Wind tunnels must be able to operate quietly in order to mimic the laminar-turbulent flow transition during flight. While quiet hypersonic wind tunnels that function above Mach 6 are not currently available, the United States Department of Defense requires them to support hypersonic development programs.

An HPCMP Frontier Project helped the Air Force Research Laboratory and the Office of Naval Research use direct numerical simulation to study the acoustic noise spectrum and laminar-turbulent flow in hypersonic tunnel tests. They successfully predicted transition location and heating rates for experiments carried out in an Arnold Engineering Development Complex tunnel at Mach 8.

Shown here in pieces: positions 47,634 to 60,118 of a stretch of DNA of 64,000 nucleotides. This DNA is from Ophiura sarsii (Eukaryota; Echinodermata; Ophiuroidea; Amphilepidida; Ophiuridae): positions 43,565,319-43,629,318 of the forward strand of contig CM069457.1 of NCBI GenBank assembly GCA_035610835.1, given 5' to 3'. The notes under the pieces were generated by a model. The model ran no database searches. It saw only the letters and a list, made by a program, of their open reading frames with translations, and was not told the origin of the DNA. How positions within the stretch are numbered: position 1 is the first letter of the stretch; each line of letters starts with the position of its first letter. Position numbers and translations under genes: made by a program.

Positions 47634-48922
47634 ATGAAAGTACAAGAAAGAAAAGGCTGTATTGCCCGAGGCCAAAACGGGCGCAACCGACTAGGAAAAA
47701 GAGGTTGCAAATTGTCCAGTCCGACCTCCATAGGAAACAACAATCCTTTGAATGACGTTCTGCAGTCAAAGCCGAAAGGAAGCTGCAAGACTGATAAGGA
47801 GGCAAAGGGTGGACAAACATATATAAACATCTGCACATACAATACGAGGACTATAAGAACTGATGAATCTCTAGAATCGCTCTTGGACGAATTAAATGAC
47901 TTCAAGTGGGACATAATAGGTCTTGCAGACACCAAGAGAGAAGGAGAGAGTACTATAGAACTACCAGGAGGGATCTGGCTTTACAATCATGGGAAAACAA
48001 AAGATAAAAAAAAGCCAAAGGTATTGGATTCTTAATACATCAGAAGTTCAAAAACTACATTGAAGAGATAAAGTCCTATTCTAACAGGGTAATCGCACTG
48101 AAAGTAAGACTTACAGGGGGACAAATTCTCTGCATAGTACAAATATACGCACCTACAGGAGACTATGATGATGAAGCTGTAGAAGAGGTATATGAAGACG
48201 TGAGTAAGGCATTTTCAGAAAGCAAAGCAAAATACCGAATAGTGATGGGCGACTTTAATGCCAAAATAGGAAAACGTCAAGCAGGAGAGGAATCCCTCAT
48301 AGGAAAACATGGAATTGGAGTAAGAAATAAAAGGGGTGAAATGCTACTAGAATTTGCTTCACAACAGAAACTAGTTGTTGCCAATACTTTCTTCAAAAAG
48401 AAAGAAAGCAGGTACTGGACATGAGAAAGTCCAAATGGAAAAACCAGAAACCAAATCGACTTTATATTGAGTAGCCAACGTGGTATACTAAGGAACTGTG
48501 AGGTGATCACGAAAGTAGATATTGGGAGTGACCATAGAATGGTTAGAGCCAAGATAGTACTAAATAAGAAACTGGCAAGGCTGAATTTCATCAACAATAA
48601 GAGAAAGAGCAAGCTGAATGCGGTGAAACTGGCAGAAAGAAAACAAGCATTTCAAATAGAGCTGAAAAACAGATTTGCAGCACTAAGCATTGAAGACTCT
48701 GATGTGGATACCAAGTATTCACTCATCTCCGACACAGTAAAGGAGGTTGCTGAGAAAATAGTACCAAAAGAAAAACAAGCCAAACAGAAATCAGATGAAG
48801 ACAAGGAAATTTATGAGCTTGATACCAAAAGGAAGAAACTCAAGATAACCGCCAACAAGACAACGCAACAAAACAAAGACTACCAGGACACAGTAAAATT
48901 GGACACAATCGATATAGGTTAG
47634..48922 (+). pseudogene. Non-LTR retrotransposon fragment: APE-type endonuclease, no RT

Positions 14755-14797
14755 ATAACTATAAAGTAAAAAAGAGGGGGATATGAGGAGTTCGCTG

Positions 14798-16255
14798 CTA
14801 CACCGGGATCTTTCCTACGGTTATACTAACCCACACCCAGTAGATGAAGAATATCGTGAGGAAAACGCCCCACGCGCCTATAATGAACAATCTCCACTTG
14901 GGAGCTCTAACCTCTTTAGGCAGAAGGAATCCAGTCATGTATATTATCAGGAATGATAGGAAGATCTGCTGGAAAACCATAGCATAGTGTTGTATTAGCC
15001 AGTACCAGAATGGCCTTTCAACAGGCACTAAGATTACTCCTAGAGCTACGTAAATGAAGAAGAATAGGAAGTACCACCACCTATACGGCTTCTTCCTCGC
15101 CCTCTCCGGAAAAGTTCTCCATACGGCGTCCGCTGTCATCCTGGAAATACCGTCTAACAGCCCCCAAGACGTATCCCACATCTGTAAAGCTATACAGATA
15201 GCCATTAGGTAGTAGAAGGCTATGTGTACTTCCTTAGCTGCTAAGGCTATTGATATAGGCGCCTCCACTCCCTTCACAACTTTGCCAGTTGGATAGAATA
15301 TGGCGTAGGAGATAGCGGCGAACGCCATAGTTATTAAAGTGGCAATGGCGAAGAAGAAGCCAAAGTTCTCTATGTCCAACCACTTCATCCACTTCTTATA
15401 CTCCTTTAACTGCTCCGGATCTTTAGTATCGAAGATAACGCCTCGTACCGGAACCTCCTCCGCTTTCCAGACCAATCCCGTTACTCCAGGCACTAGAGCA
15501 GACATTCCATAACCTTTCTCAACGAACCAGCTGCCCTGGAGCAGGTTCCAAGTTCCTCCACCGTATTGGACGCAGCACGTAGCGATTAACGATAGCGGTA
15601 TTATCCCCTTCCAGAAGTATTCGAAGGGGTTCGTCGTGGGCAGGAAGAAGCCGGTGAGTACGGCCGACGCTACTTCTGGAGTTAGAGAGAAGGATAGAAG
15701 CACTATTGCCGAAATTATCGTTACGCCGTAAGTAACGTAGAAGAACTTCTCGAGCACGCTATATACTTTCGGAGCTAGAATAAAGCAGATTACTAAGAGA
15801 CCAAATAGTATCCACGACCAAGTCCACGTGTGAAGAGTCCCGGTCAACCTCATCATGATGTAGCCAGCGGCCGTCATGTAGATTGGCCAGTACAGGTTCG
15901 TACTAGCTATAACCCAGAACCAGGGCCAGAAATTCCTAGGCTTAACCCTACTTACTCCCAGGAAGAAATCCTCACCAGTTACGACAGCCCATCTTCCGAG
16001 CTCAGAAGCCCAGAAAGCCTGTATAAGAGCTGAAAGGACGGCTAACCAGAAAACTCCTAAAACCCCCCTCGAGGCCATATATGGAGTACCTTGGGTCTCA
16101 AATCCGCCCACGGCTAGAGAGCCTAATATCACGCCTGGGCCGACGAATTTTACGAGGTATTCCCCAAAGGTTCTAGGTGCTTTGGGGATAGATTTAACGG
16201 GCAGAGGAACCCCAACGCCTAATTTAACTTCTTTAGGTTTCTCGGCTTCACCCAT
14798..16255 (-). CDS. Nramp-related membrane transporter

Better understanding of the effect of wind tunnel noise on laminar-turbulent transition will make conventional hypersonic wind tunnels more useful. It would allow engineers to extrapolate test results to flight conditions and validate reduced-order vehicle models. The effect would be a substantial savings in cost and time for DoD hypersonic development programs.